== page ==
Even if you are a not a full time programmer, but have to do some programming, do not underestimate the power of clean code. It is not only about making it work, it’s about making it work in the long run, too. It will scale, get used and be easy to maintain if you work on writing cleaner code. 

Why you should improve your test automation code – Day 5 of 30 Days of Testing


Did you know that it’s quite easy to find great testing blogs following just one blog? 5 Blogs is the one! Everyday there is a post with 5 best blog posts read. This blog has been a huge help for my 5th day’s challenge. I got a big list of great articles and chose Learn Development Practices To Improve Your Test Automation Code by Jeroen Mengerink.

This article pretty much expressed what I’ve learned myself. I started coding at my current job wanting to automate some Web UI tests with Selenium. In first month I was googling a lot, reading practical examples and playing around with code. My main focus was to make it work: if I want it to click on a button, it should do that.

I was glad to have something to show: I could run my code and a lot of operations I used to do manually would quickly be executed in the browser. However, even if my code worked, but it was not scalable at all.

After seeing my interest in coding, company’s developers decided to help me and move my project of automated tests forward. This is how my code started to be reviewed. I must admit that I was terrified. My first pull request got around 30 comments about structure, naming, all kinds of conventions. The main advice from the developer was to read “Clean Code: A Handbook of Agile Software Craftsmanship” by Robert C. Martin.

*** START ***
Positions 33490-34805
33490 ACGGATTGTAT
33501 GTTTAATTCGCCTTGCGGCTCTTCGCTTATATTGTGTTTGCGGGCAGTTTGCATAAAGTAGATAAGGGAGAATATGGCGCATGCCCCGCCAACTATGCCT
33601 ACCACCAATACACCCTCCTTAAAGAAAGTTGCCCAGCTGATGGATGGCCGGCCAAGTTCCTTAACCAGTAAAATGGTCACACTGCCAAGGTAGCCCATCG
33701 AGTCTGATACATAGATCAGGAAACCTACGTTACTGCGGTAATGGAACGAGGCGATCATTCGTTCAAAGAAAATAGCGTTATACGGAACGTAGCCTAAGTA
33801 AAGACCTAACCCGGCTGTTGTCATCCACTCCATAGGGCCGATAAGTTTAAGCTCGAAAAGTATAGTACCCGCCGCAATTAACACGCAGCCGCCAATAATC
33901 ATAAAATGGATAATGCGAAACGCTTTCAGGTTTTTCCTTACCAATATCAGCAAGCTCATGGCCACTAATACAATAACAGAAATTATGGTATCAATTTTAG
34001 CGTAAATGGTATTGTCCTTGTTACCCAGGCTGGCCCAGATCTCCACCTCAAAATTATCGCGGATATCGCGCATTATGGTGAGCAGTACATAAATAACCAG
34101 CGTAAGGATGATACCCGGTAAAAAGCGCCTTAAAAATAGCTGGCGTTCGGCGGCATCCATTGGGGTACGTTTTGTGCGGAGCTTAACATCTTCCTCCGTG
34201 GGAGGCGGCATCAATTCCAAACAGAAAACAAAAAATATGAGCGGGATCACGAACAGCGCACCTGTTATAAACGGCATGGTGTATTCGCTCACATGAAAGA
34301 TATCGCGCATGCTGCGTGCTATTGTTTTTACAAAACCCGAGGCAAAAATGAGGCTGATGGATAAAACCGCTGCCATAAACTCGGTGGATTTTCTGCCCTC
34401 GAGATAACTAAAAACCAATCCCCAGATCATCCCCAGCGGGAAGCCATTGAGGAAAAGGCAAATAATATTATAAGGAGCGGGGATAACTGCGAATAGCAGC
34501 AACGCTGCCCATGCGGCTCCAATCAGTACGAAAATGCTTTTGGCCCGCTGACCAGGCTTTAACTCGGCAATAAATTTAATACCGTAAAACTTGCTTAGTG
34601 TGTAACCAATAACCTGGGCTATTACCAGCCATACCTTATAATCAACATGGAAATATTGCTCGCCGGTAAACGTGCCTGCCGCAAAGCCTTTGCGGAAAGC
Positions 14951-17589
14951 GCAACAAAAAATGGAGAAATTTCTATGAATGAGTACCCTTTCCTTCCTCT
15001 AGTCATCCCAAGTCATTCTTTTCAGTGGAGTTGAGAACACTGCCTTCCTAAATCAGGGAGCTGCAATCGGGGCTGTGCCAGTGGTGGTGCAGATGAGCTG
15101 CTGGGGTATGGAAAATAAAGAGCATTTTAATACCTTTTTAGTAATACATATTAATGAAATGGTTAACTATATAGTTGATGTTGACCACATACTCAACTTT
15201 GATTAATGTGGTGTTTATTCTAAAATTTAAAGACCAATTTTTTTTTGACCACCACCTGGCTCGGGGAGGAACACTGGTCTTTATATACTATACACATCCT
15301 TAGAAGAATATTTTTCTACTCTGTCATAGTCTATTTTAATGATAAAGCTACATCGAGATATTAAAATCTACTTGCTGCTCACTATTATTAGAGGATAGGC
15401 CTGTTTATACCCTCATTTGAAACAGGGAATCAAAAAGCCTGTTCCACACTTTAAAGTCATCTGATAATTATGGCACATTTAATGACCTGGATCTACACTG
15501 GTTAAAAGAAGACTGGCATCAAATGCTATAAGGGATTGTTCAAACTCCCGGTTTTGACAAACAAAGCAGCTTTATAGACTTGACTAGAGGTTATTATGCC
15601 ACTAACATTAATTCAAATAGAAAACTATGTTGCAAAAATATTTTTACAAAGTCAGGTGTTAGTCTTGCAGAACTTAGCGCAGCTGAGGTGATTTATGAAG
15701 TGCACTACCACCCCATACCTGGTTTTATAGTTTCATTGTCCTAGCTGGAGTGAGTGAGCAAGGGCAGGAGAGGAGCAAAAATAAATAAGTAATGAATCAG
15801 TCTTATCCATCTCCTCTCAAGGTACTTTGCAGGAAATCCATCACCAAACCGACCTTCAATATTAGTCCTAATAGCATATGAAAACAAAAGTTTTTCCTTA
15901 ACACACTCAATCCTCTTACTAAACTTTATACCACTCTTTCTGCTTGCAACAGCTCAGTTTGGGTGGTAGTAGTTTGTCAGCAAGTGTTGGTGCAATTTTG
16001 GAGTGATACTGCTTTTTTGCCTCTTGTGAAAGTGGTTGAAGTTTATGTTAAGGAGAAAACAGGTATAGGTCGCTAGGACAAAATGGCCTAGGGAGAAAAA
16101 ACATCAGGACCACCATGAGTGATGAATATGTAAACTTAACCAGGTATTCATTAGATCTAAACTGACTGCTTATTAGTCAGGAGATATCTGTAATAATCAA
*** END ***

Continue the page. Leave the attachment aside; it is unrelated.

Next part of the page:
With time passing, I did read bits of the book and started noticing patterns of what mistakes I usually do and a lot of comments under my pull requests would be known conventions which were mentioned in the book. I improved my tests according to feedback I got and… it felt great. I really value all kinds of comments as usually they are helping me and my code to be better.

Thus, I definitely can say from my own experience, that if you want to do test automation, then you have to learn some software development practises as well. This is exactly what article I’ve mentioned in the start is saying: software development conventions are very beneficial to you. I cannot agree more.

Development practises ease your automation work: it is easier to add new tests, you don’t get lost in your own code (with time it’s going to expand), it is easier to refactor your code and change it when the need comes.

Code improvements even become like an addiction in the end – you want to refactor more and more to make your code cleaner and nicer to work with. Do not forget to invest some time to that because if you don’t – you will lose way more time trying to maintain messy code.